The making of paper can be traced back some 2000 years to ad 105, where an official called Ts’ai Lun, attached to the Imperial court of China, created a sheet of paper using mulberry and other bast fibres along with fishnets, old rags, and hemp waste. As a medium for writing and drawing paper was born.
Painting is the practice of applying paint, pigment, color or other medium to a solid surface (the “base”, “matrix” or “support”). The medium is commonly applied to the base with a brush, but other implements, such as knives, sponges, and airbrushes, can be used.
In art, the term painting describes both the act and the result of the action (the final work is called “a painting”). The support for paintings includes such surfaces as walls, paper, canvas, wood, glass and pottery, copper and plaster and concrete, and the painting may incorporate multiple other materials, including sand, clay, paper, plaster and even whole objects.
The history of painting in both Eastern and Western art is dominated by religious art. Examples of this kind of painting range from artwork depicting mythological figures on pottery, to Biblical scenes on church walls or icons, to scenes from the life of Buddha (or other images of Eastern religious origin). However, some religions forbid the practice.
Relatively fewer works on paper have been produced by Doug compared with those on canvas and with the economy of scale also in mind, he often turns to print for his favourite images with the obvious bonus of being able to readily reproduce and spread the love further, including different versions to taste.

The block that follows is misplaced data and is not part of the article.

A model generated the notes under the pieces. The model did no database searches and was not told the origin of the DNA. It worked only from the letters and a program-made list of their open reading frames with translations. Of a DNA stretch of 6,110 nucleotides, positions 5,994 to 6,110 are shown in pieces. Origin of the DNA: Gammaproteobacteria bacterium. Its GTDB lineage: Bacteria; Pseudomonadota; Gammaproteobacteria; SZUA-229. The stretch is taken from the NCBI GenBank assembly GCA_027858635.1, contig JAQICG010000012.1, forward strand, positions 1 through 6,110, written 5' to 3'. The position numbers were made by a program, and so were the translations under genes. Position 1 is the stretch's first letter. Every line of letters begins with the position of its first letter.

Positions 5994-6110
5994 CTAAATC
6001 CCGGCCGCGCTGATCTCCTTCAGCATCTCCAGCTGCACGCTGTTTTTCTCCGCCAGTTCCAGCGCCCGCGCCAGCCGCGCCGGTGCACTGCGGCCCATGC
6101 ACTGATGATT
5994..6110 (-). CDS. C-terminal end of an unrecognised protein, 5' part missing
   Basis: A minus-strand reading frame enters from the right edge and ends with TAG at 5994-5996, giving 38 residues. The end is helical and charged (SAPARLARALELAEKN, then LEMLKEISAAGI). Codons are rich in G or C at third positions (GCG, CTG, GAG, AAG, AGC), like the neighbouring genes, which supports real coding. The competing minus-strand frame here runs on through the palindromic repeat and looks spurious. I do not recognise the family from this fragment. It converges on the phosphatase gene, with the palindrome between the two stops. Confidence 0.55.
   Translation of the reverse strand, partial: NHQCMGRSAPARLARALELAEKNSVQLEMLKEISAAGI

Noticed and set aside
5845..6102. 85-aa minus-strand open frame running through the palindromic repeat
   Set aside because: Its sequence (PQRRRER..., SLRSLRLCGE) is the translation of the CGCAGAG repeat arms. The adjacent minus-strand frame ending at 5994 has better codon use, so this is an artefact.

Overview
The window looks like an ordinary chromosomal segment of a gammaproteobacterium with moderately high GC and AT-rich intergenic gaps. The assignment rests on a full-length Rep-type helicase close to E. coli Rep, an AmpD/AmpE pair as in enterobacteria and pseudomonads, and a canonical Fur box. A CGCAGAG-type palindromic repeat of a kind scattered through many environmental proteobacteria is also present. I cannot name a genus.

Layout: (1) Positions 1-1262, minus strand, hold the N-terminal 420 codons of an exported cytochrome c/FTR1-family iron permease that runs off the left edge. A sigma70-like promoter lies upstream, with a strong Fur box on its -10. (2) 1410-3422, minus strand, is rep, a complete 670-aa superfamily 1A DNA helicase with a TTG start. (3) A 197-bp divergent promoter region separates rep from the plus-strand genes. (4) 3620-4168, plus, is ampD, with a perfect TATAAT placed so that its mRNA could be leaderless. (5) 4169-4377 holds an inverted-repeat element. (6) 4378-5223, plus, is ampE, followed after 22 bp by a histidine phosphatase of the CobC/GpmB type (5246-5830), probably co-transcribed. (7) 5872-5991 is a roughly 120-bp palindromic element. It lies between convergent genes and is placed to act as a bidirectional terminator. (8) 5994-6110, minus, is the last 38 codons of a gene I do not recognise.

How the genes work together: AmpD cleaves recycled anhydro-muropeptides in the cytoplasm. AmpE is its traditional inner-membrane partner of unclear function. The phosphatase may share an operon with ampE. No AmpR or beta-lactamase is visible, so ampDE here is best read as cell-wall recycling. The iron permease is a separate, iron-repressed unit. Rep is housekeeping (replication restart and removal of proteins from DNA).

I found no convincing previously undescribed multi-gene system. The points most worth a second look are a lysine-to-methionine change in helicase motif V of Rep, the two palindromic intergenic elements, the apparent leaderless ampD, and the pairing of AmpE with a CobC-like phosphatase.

Doug loves a stretcher framework with canvas for the expanse it allows. Paper, particularly that of the specialist art grade, requires less preparation than a canvas. Modern acrylic paint has a high hue and, unless diluted, has a low bleed factor. The lower relative cost of production of a piece of work on paper allows greater experimentation, although the ability to over paint may provide less desirable results if the work is intended to be a finished piece. Although paper as a medium for painting is supported in the process, unless permanently secured to a rigid base, there is a realistic limitation on scale to make a practical piece of work.
“Studies” on paper for potential works on canvas may become desirable works in their own right, although the physical quality of such a piece is, by its nature, obviously lower. These may even be considered the “the negatives” (only those of a certain age will remember these) and even years later, may inspire further work or versions.